Laws and Regulations
Safe Drinking Water Act
The Safe Drinking Water Act (SDWA) is the main federal law that ensures the quality of Americans' drinking water. Under SDWA, EPA sets standards for drinking water quality and oversees the states, localities, and water suppliers who implement those standards.
EPA recognized that lead can leach from plumbing products into the water being distributed by public water suppliers for drinking. EPA authorities, however, are limited to requiring public water suppliers to meet the regulations governing treated water quality distributed via the public system. These authorities do not allow EPA to require homeowners to replace their plumbing systems if they contain lead. To reduce consumers' lead exposure through tap water, EPA has used its available authorities to require public water suppliers to treat their water to make it as minimally corrosive as possible to metals in their customers' plumbing systems. These treatment requirements were promulgated in EPA's Lead and Copper Rule (LCR) on June 7, 1991.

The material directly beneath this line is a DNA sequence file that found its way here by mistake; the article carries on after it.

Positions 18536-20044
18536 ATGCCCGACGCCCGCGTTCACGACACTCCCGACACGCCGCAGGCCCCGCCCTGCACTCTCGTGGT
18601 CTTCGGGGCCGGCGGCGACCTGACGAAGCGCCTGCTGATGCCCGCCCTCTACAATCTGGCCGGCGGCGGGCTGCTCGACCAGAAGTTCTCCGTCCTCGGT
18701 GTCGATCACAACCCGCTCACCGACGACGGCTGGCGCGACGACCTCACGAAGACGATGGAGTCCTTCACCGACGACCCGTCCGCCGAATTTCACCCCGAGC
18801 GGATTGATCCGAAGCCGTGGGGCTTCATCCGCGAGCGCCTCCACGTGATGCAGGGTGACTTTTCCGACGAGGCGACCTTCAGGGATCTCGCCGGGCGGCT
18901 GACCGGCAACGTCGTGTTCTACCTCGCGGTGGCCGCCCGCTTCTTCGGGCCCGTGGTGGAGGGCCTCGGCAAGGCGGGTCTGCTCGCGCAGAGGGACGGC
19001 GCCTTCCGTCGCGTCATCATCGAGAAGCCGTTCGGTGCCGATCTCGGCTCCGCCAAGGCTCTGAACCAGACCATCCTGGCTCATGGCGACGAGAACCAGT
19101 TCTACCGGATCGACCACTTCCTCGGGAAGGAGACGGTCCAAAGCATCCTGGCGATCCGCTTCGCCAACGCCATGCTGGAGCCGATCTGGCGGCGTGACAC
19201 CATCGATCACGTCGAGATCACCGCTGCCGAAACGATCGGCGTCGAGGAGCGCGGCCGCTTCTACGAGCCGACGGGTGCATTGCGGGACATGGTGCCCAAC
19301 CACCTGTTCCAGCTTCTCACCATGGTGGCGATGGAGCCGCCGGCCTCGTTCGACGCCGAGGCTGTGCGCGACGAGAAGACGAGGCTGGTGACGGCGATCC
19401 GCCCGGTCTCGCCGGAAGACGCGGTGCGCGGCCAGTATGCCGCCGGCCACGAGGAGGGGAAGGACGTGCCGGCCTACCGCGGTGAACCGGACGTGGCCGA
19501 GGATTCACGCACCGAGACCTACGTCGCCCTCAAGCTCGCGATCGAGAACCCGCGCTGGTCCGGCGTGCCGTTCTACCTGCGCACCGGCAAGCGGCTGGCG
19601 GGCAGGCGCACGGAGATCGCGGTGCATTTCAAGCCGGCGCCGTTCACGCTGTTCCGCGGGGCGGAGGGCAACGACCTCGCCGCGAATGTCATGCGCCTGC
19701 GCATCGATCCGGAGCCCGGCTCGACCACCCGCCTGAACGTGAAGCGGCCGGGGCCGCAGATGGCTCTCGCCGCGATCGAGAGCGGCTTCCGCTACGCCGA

Using this approach, the Lead and Copper Rule is not designed to measure health risks to individual consumers, but is centered upon measuring overall corrosivity of the treated water using worst-case lead and copper sample site data as an indicator of the effectiveness of corrosion control treatment.
The Lead and Copper Rule has four main functions:
1) determine tap water levels of lead and copper at customers who have lead service lines or lead-based solder in their plumbing systems;
2) rule out the source water as a source of significant lead levels;
3) require water suppliers to optimize their treatment systems to control corrosion in customers' plumbing; and
4) if action levels are exceeded, require the suppliers to educate their customers about lead and suggest actions they can take to reduce their exposure to lead through public notices and public education programs.